Debate between supporters of Israel and its critics has become increasingly bitter at UCSD over the past year. In April 2011, twenty-eight faculty members wrote an open letter, published as a paid ad in the UCSD Guardian, in which they argued that the “muted reaction” of Arab and Muslim groups to the Arab Spring uprisings showed that their on-campus activism was “driven less by positive impulses of fraternity toward fellow Arabs and Muslims than by hateful impulses to destroy the world’s only sovereign Jewish nation.” Thirty other professors then responded with an open letter of their own arguing that “such intemperate and inflammatory prose by a group of professors targeting three student groups identified by their Arab/Palestinian ethnicity and Muslim religion is unacceptable” and that the authors of the first letter were trying to bully students and stifle debate.
Then in February 2012, the Student Affirmative Action Committee accused professor Shlomo Dubnov, one of the signatories of the first letter, of harassing Noor El-Annan after the divestment vote. In an email to several UCSD administration officials titled “Students of Color Attacked on Wednesday 2/29,” students from the affirmative action committee, Students for Justice in Palestine, and the Muslim Student Association claim that Dubnov followed El-Annan out of the divestment meeting “to verbally attack her and to tell her that her narrative about surviving bombings in Lebanon was ‘cheap and ridiculous.’” The email also alleged that a university staff member had called students of color at the meeting “pieces of shit” and said she “would rather work at another university because of [us].”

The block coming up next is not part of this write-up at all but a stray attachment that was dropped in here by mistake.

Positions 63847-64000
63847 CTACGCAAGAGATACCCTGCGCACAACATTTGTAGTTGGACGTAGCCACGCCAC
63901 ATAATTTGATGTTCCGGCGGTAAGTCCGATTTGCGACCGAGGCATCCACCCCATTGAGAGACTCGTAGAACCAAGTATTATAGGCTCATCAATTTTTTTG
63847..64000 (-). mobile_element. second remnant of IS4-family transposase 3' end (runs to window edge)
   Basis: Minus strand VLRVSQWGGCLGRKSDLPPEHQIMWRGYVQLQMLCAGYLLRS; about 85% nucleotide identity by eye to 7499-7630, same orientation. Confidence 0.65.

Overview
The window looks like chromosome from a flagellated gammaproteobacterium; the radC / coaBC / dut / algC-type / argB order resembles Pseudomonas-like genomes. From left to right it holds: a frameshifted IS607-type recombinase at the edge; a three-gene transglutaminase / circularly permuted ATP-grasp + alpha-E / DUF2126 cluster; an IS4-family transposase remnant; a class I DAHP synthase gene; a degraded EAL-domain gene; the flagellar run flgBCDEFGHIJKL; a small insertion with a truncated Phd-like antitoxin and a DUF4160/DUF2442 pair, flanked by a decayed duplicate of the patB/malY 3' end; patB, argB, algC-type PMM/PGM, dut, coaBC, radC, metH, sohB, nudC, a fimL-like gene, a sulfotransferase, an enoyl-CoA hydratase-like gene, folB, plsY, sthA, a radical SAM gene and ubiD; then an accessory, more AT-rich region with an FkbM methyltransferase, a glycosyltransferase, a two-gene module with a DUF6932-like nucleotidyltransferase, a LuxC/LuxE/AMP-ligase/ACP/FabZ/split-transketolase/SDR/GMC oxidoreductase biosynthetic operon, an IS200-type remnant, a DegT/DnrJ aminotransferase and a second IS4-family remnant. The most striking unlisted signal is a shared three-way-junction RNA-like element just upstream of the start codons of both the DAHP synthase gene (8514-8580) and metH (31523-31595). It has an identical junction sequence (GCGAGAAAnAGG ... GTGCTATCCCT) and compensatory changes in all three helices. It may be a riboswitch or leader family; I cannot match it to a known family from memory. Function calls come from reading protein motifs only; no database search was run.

Dubnov told BuzzFeed he’d never actually spoken to El-Annan, and that her accusations were part of “a new intimidation trend by pro-Palestinian groups that is meant to silence voices of anyone opposing demonization and delegitimization of Israel.” He said he had in fact encouraged the university to investigate the incident so his name could be cleared — the UCSD Office of Prevention of Harassment and Discrimination did clear him of all charges.